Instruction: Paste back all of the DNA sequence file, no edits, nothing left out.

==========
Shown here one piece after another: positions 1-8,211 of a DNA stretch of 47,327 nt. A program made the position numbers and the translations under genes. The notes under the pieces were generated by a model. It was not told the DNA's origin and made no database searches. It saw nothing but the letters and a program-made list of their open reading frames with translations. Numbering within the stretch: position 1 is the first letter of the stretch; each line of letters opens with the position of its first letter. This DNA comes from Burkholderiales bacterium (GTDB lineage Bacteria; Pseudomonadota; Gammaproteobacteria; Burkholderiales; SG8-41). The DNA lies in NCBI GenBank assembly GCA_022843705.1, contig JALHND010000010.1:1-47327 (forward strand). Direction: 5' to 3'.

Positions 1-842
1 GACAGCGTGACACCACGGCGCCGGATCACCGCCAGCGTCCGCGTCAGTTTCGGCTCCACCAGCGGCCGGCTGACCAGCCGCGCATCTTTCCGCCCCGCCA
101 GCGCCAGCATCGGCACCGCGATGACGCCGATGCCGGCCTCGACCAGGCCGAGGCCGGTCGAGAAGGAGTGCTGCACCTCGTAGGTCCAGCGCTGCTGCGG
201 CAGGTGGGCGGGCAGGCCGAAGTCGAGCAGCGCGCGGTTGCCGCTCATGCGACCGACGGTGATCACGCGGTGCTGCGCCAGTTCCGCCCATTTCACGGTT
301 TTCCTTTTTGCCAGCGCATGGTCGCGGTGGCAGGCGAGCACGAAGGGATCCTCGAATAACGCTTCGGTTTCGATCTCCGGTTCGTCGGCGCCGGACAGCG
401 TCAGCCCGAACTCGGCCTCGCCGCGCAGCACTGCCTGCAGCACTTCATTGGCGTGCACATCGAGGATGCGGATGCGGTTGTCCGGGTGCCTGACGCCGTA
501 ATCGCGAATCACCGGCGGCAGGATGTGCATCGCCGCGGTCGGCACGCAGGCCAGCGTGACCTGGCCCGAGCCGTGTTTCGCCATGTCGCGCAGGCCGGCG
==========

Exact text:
Shown here one piece after another: positions 1-8,211 of a DNA stretch of 47,327 nt. A program made the position numbers and the translations under genes. The notes under the pieces were generated by a model. It was not told the DNA's origin and made no database searches. It saw nothing but the letters and a program-made list of their open reading frames with translations. Numbering within the stretch: position 1 is the first letter of the stretch; each line of letters opens with the position of its first letter. This DNA comes from Burkholderiales bacterium (GTDB lineage Bacteria; Pseudomonadota; Gammaproteobacteria; Burkholderiales; SG8-41). The DNA lies in NCBI GenBank assembly GCA_022843705.1, contig JALHND010000010.1:1-47327 (forward strand). Direction: 5' to 3'.

Positions 1-842
1 GACAGCGTGACACCACGGCGCCGGATCACCGCCAGCGTCCGCGTCAGTTTCGGCTCCACCAGCGGCCGGCTGACCAGCCGCGCATCTTTCCGCCCCGCCA
101 GCGCCAGCATCGGCACCGCGATGACGCCGATGCCGGCCTCGACCAGGCCGAGGCCGGTCGAGAAGGAGTGCTGCACCTCGTAGGTCCAGCGCTGCTGCGG
201 CAGGTGGGCGGGCAGGCCGAAGTCGAGCAGCGCGCGGTTGCCGCTCATGCGACCGACGGTGATCACGCGGTGCTGCGCCAGTTCCGCCCATTTCACGGTT
301 TTCCTTTTTGCCAGCGCATGGTCGCGGTGGCAGGCGAGCACGAAGGGATCCTCGAATAACGCTTCGGTTTCGATCTCCGGTTCGTCGGCGCCGGACAGCG
401 TCAGCCCGAACTCGGCCTCGCCGCGCAGCACTGCCTGCAGCACTTCATTGGCGTGCACATCGAGGATGCGGATGCGGTTGTCCGGGTGCCTGACGCCGTA
501 ATCGCGAATCACCGGCGGCAGGATGTGCATCGCCGCGGTCGGCACGCAGGCCAGCGTGACCTGGCCCGAGCCGTGTTTCGCCATGTCGCGCAGGCCGGCG